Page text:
Geov Parrish, AlterNet
September 11, 2001
Historically, when national and local media respond to a breaking
emergency, speculation and hyperbole take over. On Tuesday morning we
witnessed, again, how powerful media images can electrify a world
instantly; and, how we in the media sometimes use our power
For hours in the morning, Tom Brokaw and NBC were reporting that the
Democratic Front for the Liberation of Palestine -- along with Hamas, one
of the two groups responsible for many of the suicide bombings in Israel -
- had claimed responsibility for the attack. That unsubstantiated claim
turned out to be based upon one anonymous phone call to Abu Dhabi
television, but it lasted for hours, until a DFLP spokesman could call
and explicitly disavow it.
That was just the tip of it. Speculation was rampant, on absolutely no
evidence, that someone Islamic -- usually Osama bin Laden -- was
responsible, but that speculation often broadly invoked "Islam" as
responsible -- using every adherant of one of the world's largest
religions, with a couple of billion believers, as shorthand for
"terrorist." Pat Robertson was on the 700 Club within an hour, blaming
Islam itself, and later, on Fox, talking about Satan and Arabs. It was
reminiscent of what turned out to be grossly inaccurate reports, in the
first few hours after the Oklahoma City bombing, that "Arabs" were behind
it. If I were Arab-American, I'd be scared.
As it became clear that the immediate attacks were over, the talking
heads moved in. Across the country, media localized the story by
reporting on our communal fear. It not only recited the local closings
(done either out of prudence or panic), but, also, as the hours and
repetition wore on, trotted in "experts" who offered speculation as
truth. The cacophony itself added to our communal fear.
Mercifully, no New York official was foolhardy enough to immediately
speculate on casualties. Had anyone put out a number, particularly a
fantastic number, it would have been stripped of caveats and instantly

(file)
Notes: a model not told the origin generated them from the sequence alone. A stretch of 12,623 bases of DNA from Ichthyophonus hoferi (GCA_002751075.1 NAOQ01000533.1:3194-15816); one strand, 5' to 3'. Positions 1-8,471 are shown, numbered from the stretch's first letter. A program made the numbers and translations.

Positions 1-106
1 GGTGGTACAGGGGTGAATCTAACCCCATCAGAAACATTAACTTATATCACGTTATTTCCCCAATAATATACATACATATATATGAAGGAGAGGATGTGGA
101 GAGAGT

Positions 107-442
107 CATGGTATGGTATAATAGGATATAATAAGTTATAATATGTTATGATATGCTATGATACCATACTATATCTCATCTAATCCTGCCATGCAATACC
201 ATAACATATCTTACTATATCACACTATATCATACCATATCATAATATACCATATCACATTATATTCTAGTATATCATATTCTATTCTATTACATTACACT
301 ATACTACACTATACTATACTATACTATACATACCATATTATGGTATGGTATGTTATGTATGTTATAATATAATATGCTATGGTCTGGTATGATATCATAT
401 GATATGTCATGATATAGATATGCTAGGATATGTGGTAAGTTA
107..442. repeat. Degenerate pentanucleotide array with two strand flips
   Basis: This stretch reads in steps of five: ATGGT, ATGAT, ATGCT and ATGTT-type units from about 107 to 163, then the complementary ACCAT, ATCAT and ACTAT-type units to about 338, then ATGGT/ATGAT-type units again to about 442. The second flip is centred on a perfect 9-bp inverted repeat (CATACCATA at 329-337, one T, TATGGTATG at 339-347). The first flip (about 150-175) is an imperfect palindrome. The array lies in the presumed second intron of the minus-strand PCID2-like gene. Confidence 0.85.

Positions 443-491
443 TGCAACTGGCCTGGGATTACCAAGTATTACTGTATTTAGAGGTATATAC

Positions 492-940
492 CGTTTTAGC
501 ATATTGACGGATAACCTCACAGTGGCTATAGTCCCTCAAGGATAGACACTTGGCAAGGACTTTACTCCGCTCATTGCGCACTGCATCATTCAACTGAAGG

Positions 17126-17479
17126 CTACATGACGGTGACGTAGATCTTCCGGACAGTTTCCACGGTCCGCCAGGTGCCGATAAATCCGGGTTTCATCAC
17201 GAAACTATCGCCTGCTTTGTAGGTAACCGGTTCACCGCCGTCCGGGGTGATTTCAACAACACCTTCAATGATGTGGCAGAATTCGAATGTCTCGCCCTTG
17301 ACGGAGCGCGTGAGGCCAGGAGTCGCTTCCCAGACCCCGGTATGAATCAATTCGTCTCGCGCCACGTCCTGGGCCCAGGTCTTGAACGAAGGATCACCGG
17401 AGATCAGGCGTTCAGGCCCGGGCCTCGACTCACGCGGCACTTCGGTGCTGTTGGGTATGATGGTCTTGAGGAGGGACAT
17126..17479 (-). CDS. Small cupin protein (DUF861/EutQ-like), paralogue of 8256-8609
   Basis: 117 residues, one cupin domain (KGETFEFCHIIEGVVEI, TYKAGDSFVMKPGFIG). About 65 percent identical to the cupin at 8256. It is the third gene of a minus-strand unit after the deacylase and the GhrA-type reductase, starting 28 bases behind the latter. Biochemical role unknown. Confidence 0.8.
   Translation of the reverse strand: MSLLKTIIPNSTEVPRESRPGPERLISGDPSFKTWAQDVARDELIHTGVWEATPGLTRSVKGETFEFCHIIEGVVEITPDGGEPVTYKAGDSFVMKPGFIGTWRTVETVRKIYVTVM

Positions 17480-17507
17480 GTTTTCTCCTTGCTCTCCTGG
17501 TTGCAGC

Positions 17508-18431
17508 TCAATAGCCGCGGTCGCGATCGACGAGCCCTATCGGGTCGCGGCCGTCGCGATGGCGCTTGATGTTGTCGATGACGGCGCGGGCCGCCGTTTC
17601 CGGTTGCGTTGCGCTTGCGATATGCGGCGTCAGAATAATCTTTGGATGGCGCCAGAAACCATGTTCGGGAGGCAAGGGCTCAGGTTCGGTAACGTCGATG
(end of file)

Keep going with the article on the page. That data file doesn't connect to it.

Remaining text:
bandied about as a received truth, adding to the public's sense of panic.
Both national and local media also deserve credit for avoiding excessive
speculation on the numbers of casualties.
But while speculation on who was responsible ran wild, without exception,
not one talking head I saw or heard wanted to touch on the why, except
for occasional references to madmen. But it was, and is, worse than that.
The attackers were not insane; they were engaging in a cold-blooded,
premeditated mass murder of another country's civilians to achieve
political ends. Some of the networks' talking heads -- former secretaries
of state Henry Kissinger and Al Haig come to mind -- had, in the past,
overseen the same things.
Haig, interviewed by CNN's Judy Woodruff, decried that those who might
"quibble," based on "a misguided sense of social justice," with a U.S.
response that takes innocent lives abroad or denies constitutional rights
at home. Woodruff did not question this remarkable assertion.
Our collective, emotional public response is to want vengeance. Who would
feel differently? It's hard to say why this happened, but there has been
so much bloodshed around the world that the U.S. has been associated with
-- often with much higher death tolls than this attack but with fewer
cameras present -- that it's impossible to avoid the conclusion that the
same feelings we have this week -- of fear, vulnerability, rage -- are
the feelings that motivated this cowardly attack in the first place. That
was territory no media reports dared venture into.